Home » Friday Fictioneers » Feel the Rumble – Friday Fictioneers

Feel the Rumble – Friday Fictioneers

Good Wednesday evening, my peeps!  It’s Friday Fictioneers time and I have finally come up with something.  Having already written a post about my son’s love for trains as a boy and another on wanting to run away via train, I was a tad stumped.  What to write about?  My creative muse having abandoned me completely, I had to rely on a fond memory.

Thanks always to Rochelle for being the hostess with the mostest and this week, a thank you to Dawn M. Miller for the use of this beautiful picture.

Do try your hand at a 100-word story based on this photo by adding your link to the blue frog below!

 

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Feel the Rumble

Sitting around the dinner table the sounds of her guests enjoying themselves pleased her.

Suddenly, everyone stilled, silence reigned and they turned to her wide-eyed.

“What the hell was that?” one queried.

“What do you mean?”

“That rumble.  Earthquake?  Didn’t you feel it?  And it sounds like glasses are crashing inside your china cabinet.”

“What rumble?”  She frowned.  “Oh that!  Ha ha!  That was the train!  I don’t even notice it anymore and I didn’t hear the glasses because of the party.  Every few months or so, I have to push them back because they jiggle with each train passing.

113 thoughts on “Feel the Rumble – Friday Fictioneers

  1. I can so relate. One of my best friends, in high school, lived right next to the train tracks… in NYC. I always wondered how she could get any sleep. Whenever I stayed over I jumped out of bed looking for my shoes.

    The detail of the moving glasses takes us right into the story.

    Liked by 1 person

  2. Q,

    You gathered up a head of . . . wait for it . . steam for this one! Okay, sorry . . I had to. So now I umm, lost my train of thought and went right off the track! Okay, sorry twice more.

    But for reals, love where you went with it. Imagine living with that rumble? I think I’d like it actually, maybe. Dunno.

    You’re outta control!

    B

    Liked by 2 people

  3. A great take and a great description on how our brains just tune stuff out when it doesn’t matter. Personally I like a bit of noise. It’s silence that bothers me! And thank you very much for the follow, Dale, I really appreciate it, Jilly.

    Liked by 1 person

  4. I love the sound of trains. We live on the side of a valley with a steam train running through – it’s magical. I’m used to the noise, hardly ever hear it, but I can also tell in an instant if the loco has a problem, even though I can’t see it for the trees. Nice story.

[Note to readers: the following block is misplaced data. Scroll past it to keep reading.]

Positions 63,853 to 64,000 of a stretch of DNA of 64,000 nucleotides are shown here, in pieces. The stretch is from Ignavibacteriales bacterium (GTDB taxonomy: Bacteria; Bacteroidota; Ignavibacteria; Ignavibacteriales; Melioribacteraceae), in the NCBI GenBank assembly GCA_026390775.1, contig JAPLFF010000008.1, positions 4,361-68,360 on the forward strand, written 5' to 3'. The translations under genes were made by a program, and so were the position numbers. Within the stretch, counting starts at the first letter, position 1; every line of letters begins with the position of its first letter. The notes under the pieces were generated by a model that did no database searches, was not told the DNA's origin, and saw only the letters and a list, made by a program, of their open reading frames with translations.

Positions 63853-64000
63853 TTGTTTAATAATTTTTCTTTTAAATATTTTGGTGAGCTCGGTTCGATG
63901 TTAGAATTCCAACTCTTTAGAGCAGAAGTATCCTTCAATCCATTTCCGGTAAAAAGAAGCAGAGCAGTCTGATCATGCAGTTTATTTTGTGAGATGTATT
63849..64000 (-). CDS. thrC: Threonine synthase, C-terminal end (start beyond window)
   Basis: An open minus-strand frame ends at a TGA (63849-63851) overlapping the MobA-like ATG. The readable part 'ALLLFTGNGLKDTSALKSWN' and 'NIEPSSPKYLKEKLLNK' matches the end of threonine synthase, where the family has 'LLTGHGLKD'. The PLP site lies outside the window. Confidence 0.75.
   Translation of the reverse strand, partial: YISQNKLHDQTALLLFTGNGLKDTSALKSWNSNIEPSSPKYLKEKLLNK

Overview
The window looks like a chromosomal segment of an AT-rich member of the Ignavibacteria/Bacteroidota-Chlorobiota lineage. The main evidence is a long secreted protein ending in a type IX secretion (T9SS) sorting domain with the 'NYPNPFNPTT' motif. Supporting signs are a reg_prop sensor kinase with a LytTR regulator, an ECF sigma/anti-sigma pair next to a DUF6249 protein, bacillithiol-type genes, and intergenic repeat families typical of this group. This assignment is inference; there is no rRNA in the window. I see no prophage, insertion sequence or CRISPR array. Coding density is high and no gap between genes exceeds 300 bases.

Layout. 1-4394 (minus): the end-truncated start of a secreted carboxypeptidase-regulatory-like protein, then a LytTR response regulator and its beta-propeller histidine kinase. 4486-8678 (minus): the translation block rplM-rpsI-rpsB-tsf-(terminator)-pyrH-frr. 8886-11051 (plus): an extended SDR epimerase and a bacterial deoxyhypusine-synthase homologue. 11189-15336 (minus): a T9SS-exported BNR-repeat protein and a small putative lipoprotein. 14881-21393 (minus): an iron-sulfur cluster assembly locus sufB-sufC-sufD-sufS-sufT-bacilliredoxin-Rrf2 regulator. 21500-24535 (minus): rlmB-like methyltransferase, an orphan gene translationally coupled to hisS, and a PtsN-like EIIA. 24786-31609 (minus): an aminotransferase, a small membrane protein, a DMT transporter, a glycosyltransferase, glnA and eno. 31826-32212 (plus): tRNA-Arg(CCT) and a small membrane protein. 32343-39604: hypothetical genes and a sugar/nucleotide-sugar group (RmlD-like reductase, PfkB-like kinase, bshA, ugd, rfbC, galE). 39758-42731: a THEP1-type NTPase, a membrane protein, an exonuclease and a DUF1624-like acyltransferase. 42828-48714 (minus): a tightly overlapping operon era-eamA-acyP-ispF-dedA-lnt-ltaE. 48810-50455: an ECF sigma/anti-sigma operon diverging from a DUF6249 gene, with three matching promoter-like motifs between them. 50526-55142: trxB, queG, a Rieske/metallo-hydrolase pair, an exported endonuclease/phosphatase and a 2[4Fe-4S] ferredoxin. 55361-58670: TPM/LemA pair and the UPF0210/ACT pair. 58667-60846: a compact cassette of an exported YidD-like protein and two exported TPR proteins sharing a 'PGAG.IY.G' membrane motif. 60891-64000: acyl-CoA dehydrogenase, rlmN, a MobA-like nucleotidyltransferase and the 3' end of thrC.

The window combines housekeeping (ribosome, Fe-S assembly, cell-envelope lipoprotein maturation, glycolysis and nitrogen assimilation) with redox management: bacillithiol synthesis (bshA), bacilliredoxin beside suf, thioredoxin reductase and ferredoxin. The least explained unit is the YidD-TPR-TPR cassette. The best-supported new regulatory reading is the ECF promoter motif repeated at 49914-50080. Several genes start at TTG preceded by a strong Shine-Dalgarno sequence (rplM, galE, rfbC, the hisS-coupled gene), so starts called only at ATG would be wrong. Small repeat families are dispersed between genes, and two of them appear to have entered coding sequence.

Liked by 2 people

  5. It just goes to show people can get quite used to anything if they live with it long enough! I never lived near a train track, but I remember living near the party dorm at college. After a couple of weeks, I got used to the sound of stumbling rugby players, though I think trains might be less noisy.

    Liked by 1 person

  6. I totally get it. I live on a very trafficked road & the streetcar line. Folks who have never been here before say, “but what about the streetcars?
    I reply, “I find them soothing!” …. ah the tinkle of my stacked crystal punch cups!

    Liked by 1 person

  7. Shortly after we were married, Connie and I moved into a house next to the railroad tracks. We had a waterbed and I remembering it jiggling like an oversized bowl of jello each time the train passed. But like your story, after a couple of days, we didn’t even notice it any more.

    Liked by 1 person

    • Thank you, Andrea. The things that are part of your memories… great memories, I might add. Where I am now, I can occasionally hear a whistle blow from another train but it’s not the same as feeling the rumble!

      Liked by 1 person

  8. A friend of mine lives very close to the elevated subway tracks. … They stop conversation mid-sentence to ‘let a train pass’ without even realizing that’s what they are doing … 🙂 It is hilarious to see and jarring (pun and all) to sit through … 🙂

    Liked by 1 person

  9. I had a friend, years ago, who lived very near the train tracks. I was there a few times when a train came through and astonished at how loud it was. More astonishing still, was how nonchalant they all were at the interruption, which was such a common occurrence.

    Liked by 1 person

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